— Cheryl Strayed, Brave Enough, p. 78

The Worst Thing

Tuesday, February 17th, 2015

Sometimes the worst thing that can happen is that your plans work out.

— Ed Allen, sermon, December 21, 2008

Detachment and Trust

Saturday, August 17th, 2013

Detachment may look like disinterest to some because of the act of walking away or looking beyond a situation in which a friend is trapped. But it’s closely allied with trust. Trusting that God will do for others what God always does for us when we wait patiently. Having hope for our friend is the best we can offer him.

— Karen Casey, Let Go Now, p. 212

Tragedy to Whom?

Sunday, July 14th, 2013

But the only person who decided my life had turned to dust was me. The only person who is still deeply troubled about what I’ve lost, even in the face of what I’ve gained, is me. I would never have wanted it this way, but something bright and beautiful has been given to me, and I’m in grave danger of losing it, squandering it, becoming a person who cannot find the goodness that’s right in front of her because of the sadness that she chooses to let obscure it.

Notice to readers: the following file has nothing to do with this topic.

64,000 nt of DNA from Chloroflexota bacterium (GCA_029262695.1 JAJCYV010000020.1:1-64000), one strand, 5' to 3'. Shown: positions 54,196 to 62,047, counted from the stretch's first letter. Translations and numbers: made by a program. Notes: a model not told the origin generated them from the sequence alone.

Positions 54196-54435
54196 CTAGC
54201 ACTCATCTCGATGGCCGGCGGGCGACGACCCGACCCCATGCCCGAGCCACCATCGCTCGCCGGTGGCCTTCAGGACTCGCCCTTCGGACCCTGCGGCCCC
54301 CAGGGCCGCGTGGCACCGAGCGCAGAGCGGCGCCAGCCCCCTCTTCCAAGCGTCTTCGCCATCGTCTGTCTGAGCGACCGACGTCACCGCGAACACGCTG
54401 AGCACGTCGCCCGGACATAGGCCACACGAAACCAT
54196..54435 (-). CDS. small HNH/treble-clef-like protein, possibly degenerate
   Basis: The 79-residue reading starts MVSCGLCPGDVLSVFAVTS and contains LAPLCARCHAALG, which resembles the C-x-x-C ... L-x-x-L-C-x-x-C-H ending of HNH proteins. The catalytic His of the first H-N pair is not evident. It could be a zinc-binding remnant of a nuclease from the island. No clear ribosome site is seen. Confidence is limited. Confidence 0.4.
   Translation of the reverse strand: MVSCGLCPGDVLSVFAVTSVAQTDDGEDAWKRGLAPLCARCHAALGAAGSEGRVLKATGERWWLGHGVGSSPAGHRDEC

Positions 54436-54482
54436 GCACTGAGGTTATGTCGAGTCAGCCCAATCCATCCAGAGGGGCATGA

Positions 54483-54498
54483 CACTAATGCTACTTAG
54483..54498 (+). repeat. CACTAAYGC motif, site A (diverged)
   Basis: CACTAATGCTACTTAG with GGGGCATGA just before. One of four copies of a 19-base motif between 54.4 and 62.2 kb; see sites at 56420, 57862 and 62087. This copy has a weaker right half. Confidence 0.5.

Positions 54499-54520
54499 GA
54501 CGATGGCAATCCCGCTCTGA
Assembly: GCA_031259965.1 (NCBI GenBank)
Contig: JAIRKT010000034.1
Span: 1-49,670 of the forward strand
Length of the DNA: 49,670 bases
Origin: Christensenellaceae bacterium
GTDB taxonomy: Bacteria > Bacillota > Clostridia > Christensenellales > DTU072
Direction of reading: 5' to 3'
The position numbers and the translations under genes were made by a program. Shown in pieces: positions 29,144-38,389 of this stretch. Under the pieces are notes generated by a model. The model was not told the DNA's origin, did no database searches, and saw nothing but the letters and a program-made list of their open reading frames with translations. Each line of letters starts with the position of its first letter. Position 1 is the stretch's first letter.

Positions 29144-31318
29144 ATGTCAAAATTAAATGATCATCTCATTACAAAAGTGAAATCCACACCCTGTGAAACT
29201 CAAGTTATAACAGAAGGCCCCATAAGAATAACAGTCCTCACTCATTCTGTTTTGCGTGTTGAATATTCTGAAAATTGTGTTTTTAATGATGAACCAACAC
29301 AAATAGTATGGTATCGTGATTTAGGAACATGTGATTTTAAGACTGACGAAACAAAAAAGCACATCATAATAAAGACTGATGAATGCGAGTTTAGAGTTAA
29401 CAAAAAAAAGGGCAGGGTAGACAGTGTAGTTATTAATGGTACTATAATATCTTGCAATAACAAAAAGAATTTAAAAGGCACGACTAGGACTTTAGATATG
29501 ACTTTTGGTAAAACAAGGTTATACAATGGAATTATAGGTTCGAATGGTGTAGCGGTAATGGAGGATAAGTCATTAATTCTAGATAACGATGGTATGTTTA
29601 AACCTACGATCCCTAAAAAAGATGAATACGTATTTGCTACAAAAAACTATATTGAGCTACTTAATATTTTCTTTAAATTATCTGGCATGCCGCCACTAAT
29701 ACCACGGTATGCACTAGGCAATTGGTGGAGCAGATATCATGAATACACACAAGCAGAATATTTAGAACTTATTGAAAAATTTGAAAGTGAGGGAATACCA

— Shauna Niequist, Cold Tangerines, p. 177

What We Call Curses

Wednesday, July 10th, 2013

I know that it seemed like God was being cruel that year…. But he was not. What I know now is that his kindness burns through even the deepest betrayals and invites life from death every chance we let him. There are things that explode into our lives and we call them curses, and then one day, a year later or ten years later, we realize that they are actually something else. They are the very most precious kinds of blessings.

— Shauna Niequist, Cold Tangerines, p. 176

Pennies on the Path

Wednesday, June 5th, 2013

Each one of our lives is shot through, threaded in and out with God’s provision, his grace, his protection, but on the average day, we notice it about as much as we really notice gravity or the hole in the ozone…. Once you start seeing the faithfulness and the hope, you see it everywhere, like pennies. And little by little, here and there, you realize that all of life is littered with bright copper coins, that all of life is woven with bits and stories of God’s goodness.